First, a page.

Editor’s Note: This article is one of 50 in a series about Trump's first two years as president.
The operating thesis regarding democracy in the age of Trump is that America continues to operate because sane people still work in the government. General James Mattis, the former secretary of defense, was a prime example of this civic commitment: an institutionalist discipline amid executive malfeasance. Whether the Muslim travel ban, relations with North Korea, alliances with NATO countries, an announced ban on transgender troops, or simply putting a stop to costly public displays of presidential self-aggrandizement, the general (in addition to his duties as the head of the U.S. Armed Forces) was a reliable mediator.
His role as such came to an end on December 20, 2018, when President Donald Trump announced that the secretary had submitted his resignation. The day before, Trump had abruptly announced the withdrawal of American forces in Syria, abandoning Kurdish allies and effectively giving the strongmen Recep Tayyip Erdoğan and Vladimir Putin a particularly and inexplicably large Christmas gift. According to reports, Mattis went to the Oval Office on Thursday to urge Trump to reconsider his decision, prepared for ill-informed obstinance (this was Trump, after all): In Mattis’s pocket was a resignation letter informing the president of his planned departure on February 28, 2019.
That might have been the end of it. After all, the Departure Lounge of this administration has come to be a crowded and cacophonous place, animated by Apprentice-style employee shuttlecocking (Comey, Bannon, Spicer, Lewandowski, Sessions … Scaramucci), tail-between-legs exoduses (Price, Zinke, Porter, Pruitt), and the periodic flight of self-preservationists (Cohn, Hicks, Haley, McGahn, Ayers). Recently and worryingly, the departures area has also seen a steady stream of exiting agents of stability—notably, former National Security Adviser H. R. McMaster and former Secretary of State Rex Tillerson.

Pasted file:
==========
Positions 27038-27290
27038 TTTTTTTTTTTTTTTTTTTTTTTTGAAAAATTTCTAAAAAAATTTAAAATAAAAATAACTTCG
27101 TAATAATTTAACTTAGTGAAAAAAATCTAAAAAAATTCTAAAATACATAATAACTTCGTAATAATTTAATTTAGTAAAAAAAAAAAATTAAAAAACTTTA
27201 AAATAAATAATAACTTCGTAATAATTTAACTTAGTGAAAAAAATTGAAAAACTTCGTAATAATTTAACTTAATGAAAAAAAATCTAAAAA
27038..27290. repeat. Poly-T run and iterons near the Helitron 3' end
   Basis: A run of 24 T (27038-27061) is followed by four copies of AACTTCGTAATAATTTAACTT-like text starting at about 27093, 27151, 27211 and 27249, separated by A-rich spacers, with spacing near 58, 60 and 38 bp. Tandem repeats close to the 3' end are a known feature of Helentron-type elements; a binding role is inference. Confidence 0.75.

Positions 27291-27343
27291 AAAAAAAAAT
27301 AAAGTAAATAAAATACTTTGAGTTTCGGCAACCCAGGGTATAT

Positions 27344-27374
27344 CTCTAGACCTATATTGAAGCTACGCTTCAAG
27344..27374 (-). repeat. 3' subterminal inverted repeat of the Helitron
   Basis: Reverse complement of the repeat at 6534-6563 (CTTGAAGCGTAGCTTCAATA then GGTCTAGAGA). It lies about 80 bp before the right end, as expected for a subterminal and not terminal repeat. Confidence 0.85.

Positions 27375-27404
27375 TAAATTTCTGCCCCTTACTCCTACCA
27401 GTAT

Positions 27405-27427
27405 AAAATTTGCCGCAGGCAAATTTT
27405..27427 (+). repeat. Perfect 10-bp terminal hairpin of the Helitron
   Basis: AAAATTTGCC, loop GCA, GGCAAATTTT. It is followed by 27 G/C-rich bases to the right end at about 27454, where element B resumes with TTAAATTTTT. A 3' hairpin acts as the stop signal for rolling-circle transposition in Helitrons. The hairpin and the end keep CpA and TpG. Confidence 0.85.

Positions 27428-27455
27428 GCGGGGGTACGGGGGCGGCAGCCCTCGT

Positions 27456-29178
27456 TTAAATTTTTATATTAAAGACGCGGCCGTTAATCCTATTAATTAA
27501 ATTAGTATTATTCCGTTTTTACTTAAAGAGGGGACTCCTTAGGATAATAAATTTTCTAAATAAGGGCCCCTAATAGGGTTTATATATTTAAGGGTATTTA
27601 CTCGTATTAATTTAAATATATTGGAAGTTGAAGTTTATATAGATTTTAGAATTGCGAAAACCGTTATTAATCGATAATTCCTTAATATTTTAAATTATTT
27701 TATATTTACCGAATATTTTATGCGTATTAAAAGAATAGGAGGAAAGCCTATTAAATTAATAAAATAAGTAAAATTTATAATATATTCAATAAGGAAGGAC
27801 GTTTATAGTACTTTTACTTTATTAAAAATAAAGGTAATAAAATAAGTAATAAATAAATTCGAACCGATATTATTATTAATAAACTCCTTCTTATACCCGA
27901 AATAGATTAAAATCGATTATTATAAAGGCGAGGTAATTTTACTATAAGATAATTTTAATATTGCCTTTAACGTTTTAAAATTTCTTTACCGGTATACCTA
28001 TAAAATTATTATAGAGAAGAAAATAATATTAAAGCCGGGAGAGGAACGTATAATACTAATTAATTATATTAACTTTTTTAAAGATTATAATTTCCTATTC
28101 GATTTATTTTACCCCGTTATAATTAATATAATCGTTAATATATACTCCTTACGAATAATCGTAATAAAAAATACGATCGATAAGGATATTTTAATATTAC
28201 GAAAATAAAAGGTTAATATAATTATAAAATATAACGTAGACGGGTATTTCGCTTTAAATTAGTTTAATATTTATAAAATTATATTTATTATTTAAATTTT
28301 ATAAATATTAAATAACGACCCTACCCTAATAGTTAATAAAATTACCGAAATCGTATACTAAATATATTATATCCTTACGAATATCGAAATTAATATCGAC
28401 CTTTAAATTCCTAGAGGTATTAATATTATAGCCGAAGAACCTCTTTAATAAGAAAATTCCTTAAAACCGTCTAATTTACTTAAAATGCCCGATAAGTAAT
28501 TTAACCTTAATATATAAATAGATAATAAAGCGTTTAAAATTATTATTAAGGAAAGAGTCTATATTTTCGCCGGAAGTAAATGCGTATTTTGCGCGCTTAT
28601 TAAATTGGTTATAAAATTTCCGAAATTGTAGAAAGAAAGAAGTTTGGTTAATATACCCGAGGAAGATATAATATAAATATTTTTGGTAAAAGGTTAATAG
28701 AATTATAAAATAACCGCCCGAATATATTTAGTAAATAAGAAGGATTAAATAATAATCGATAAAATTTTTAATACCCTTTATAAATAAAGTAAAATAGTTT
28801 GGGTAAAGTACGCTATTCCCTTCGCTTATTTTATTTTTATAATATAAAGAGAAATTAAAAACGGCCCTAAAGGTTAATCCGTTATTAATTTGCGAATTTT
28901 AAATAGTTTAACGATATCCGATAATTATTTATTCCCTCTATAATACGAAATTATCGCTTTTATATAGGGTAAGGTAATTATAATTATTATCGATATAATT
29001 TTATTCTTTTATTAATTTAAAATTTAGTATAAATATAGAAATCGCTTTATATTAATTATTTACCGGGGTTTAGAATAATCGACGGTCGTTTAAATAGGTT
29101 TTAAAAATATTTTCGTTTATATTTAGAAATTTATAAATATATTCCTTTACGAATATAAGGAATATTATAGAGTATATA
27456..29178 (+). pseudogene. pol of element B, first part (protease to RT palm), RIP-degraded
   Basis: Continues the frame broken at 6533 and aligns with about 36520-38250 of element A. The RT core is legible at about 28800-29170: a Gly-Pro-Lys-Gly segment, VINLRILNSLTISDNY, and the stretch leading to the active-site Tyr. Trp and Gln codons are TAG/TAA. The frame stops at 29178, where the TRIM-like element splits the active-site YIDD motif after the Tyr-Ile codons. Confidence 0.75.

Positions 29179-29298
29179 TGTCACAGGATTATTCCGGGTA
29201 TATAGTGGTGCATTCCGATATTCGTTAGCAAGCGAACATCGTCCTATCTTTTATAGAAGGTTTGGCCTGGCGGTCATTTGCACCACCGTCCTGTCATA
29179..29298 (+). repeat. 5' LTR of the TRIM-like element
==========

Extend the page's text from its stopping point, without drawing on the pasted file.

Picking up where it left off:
Mattis’s departure might have been an unfortunate inevitability in this vein (initially, the president tweet-thanked Mattis for his service), but the ensuing eruption turned the secretary’s departure into something specifically degrading, a noxious turning point in what has already been a spectacle of administrative humiliation.
Amid rising consternation over Mattis’s departure—Trump resents nothing as much as public doubt—the president two days after the announcement tweeted that he had been the one to offer the general “a second chance” after Mattis had been “ingloriously fired” by President Barack Obama. Of this decision, Trump mused beneficently, “Some thought I shouldn’t, I thought I should.”
The presidential psychology was familiar but still ugly: Shame the ones who bring you shame, no matter what they’ve done for you (or the country). And it was not over yet.
A day later, on Sunday, the president announced that the defense secretary would be leaving on January 1 of the new year, rather than Mattis’s announced (and preferred) date two months later. Kicking a four-star general off his job was apparently the 45th president’s way of saying “Thank you for your service.”
By start of the new year, the president was bristling to the cameras during a Cabinet meeting and saying of the now-departed Mattis, “What’s he done for me? How has he done in Afghanistan? Not too good ... I’m not happy with what he’s done in Afghanistan, and I shouldn’t be happy. As you know, President Obama fired him, and essentially so did I.”
The spite was stunning; the lies were obvious. But it was the outlandishness of the question—“What’s he done for me?”—that truly shocked. Mattis risked his life in three wars and spent his career in the military. His highest loyalties have been to his country. The decorated general known as the Warrior Monk was demeaned on live television by a president who never served a day in his life.
This president will attempt to destroy the reputation of literally anyone who crosses his path—including the many men and women who have sought to serve him, and especially the country, with honor. Good government rests on civil servants. And no president has yet disgraced those servants more explicitly than Donald Trump.